Douglas C. Haldeman
Dr. Haldeman received his Doctorate in Counseling Psychology from the University of Washington in 1983, and started full-time independent practice in Seattle in 1984. He found early on that the profession was so diverse, and the lesbian and gay database in psychology so new, that his own clinical and research interests in sexual orientation enabled him to make a contribution to the mental health needs of lesbian and gay people, as well as educating a dominant culture in dire need of accurate information about sexual orientation and gender identity.
After starting his practice, Haldeman began to explore particular areas within the competent and ethical treatment of lesbian, gay and bisexual clients. He had been working with a number of men who had been abused - both emotionally and physically - while undergoing prior "therapeutic" attempts to change their sexual orientation. The Lesbian and Gay Concerns Committee of the Washington State Psychological Association was exploring the potential abuses of what is known as "sexual orientation conversion therapy." Haldeman had subsequent opportunities to write articles and co-author the American Psychological Association's 1997 policy statement on Conversion Therapy and its Guidelines for Psychotherapy with Lesbian and Gay Clients. He also lectured and is writing a book on the subject.
Dr. Haldeman maintained a full-time practice in the Pike Place Market neighborhood of Seattle for 30 years, with a special focus on the GLBT (Gay, Lesbian, Bisexual and Transgender) Community. At present, he is Chair of the Doctoral Program in Clinical Psychology at John F. Kennedy University in Pleasant Hill, California. He also specializes in relationship counseling with both heterosexual and gay/lesbian couples and families, and lectures all over the world on the ethical and competent treatment of marginalized groups, and the relationship between culture and mental health.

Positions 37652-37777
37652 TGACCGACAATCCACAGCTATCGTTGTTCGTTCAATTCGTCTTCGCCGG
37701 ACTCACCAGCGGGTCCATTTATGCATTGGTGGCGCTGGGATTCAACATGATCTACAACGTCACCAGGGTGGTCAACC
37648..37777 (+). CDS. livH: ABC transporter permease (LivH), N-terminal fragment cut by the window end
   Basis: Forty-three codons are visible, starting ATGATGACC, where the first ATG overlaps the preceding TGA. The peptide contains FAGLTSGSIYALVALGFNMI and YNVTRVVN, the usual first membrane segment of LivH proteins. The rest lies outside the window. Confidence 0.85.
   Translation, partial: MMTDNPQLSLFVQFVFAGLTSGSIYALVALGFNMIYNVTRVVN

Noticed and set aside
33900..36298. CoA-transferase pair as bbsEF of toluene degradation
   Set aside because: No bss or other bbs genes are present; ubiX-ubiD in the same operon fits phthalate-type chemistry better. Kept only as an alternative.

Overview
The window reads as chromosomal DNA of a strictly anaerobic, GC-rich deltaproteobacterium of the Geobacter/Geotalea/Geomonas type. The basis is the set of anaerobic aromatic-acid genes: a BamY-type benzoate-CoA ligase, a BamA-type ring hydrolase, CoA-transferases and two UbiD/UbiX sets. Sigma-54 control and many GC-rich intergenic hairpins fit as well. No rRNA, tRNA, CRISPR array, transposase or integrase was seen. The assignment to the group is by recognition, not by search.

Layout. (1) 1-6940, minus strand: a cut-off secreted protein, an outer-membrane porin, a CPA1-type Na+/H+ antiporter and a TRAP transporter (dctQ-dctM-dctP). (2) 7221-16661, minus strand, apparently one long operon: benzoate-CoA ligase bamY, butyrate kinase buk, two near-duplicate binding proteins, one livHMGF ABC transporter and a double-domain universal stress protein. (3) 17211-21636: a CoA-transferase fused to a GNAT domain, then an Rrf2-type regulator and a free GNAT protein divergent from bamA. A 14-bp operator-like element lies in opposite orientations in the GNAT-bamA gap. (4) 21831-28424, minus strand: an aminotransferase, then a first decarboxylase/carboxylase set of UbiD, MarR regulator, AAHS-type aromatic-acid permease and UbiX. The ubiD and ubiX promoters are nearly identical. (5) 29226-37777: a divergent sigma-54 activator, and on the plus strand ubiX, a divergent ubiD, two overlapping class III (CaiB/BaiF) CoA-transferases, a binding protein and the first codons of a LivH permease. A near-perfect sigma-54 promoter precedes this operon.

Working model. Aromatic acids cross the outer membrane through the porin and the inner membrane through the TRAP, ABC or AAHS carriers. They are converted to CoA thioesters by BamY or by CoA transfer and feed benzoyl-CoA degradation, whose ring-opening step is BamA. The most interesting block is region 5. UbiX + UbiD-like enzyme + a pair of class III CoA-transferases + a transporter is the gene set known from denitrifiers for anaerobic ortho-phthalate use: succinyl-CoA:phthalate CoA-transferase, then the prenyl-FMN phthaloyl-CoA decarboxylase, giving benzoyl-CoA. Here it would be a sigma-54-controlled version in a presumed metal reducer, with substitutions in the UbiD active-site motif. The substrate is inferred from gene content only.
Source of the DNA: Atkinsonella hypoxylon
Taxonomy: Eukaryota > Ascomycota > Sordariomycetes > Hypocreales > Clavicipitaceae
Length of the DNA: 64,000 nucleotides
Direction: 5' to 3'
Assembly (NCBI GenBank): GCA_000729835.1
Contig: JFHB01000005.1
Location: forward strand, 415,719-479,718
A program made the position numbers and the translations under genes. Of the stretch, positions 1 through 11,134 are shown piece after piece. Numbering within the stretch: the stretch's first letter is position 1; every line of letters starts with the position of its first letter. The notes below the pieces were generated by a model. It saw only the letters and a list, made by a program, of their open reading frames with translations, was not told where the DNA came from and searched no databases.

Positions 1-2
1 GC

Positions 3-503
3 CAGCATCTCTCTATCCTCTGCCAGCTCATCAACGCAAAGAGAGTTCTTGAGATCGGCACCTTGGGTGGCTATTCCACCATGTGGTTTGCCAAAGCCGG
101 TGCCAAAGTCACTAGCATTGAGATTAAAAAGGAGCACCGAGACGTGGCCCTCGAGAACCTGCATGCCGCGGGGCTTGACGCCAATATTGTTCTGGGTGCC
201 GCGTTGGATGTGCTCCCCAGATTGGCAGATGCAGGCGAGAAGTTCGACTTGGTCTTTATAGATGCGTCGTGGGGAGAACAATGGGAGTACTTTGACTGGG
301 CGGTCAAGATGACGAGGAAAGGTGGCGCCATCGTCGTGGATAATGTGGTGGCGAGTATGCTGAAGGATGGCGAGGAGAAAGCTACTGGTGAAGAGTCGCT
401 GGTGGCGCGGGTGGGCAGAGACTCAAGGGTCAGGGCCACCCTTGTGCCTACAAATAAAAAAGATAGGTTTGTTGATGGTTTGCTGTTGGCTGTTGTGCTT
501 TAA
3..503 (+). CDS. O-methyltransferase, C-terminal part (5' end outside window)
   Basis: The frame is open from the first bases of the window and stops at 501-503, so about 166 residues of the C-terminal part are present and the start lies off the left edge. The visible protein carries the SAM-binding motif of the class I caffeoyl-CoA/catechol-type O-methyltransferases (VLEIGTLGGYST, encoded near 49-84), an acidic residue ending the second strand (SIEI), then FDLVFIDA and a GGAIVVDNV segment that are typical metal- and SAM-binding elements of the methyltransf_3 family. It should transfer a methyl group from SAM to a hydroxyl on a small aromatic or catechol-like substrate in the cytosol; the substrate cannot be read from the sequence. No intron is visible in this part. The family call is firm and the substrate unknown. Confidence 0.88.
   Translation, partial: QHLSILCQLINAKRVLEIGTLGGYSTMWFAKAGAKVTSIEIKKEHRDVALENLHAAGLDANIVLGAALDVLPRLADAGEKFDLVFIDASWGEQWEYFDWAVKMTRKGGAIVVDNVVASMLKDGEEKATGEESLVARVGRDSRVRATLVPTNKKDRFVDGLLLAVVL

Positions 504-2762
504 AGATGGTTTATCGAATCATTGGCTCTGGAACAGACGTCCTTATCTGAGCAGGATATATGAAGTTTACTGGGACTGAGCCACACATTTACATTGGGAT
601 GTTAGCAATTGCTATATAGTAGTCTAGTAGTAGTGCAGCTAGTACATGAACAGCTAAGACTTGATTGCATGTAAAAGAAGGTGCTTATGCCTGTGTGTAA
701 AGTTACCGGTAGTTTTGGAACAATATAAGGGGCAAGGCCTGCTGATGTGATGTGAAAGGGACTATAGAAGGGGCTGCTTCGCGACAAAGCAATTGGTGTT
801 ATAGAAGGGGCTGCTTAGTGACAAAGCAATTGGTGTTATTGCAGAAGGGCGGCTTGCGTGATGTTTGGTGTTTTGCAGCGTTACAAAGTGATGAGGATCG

He is active in the American Psychological Association (APA), and has served in a number of positions in APA governance, including the Association's Board of Directors. Haldeman has also served on the APA's Ethics Committee, the Committee on Lesbian, Gay and Bisexual Concerns, and the Board for the Advancement of Psychology in the Public Interest (BAPPI). He is presently a member of the Association's Policy and Planning Board, as well as its Council of Representatives. He has also been a member of the Washington State Psychological Association (WSPA) since 1984, and the California Psychological Association since 2007. For twenty years, he has been affiliated with the University of Washington's Psychology Department as a clinical faculty member, and evaluates pilots and air traffic controllers for the Federal Aviation Administration.
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